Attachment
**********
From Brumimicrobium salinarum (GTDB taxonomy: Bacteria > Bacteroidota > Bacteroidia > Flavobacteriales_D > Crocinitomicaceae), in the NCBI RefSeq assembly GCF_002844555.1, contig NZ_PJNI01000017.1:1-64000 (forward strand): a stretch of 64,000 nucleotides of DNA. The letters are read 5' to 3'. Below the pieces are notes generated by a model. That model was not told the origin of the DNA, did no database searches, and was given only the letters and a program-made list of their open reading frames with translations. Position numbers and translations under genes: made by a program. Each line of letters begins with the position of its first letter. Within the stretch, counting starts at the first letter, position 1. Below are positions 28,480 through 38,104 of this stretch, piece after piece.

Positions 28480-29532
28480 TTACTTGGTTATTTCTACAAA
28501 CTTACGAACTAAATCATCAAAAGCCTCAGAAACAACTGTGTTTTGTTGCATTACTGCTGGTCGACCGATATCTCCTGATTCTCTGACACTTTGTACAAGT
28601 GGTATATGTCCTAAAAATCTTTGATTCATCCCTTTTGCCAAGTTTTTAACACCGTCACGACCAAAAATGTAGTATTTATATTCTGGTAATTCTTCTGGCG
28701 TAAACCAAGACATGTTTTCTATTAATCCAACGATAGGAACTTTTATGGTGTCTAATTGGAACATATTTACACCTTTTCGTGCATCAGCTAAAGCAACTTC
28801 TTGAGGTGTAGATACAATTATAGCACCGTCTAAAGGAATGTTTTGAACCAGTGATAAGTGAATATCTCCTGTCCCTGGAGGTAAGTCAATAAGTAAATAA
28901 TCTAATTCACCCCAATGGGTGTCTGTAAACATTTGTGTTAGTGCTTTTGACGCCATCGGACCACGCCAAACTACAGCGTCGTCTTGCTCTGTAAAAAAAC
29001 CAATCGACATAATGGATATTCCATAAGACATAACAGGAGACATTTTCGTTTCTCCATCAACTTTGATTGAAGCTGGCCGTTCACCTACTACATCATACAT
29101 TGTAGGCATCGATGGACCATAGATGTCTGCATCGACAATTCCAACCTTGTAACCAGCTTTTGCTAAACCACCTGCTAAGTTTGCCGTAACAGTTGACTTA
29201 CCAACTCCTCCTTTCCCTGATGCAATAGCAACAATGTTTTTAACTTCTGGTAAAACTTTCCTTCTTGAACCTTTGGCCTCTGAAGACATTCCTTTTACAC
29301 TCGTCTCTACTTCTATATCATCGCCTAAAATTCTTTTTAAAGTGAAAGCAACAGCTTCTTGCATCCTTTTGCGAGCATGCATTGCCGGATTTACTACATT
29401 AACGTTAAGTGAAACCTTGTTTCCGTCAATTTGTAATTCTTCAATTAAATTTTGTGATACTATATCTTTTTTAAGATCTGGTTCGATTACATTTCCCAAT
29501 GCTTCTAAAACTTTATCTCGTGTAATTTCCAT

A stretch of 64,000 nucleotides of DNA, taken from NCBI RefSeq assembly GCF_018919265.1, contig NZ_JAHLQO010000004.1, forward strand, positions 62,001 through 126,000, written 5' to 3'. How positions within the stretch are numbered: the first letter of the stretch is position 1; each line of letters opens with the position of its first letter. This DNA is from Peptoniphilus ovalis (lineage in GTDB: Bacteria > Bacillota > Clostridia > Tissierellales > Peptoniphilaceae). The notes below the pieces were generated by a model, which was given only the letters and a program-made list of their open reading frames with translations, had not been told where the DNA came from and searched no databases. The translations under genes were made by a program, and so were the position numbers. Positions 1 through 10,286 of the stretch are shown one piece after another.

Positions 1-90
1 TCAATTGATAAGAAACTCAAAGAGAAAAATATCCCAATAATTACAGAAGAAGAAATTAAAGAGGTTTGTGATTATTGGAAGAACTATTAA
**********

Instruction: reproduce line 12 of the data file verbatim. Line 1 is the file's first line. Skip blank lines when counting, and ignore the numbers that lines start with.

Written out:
29301 TCGTCTCTACTTCTATATCATCGCCTAAAATTCTTTTTAAAGTGAAAGCAACAGCTTCTTGCATCCTTTTGCGAGCATGCATTGCCGGATTTACTACATT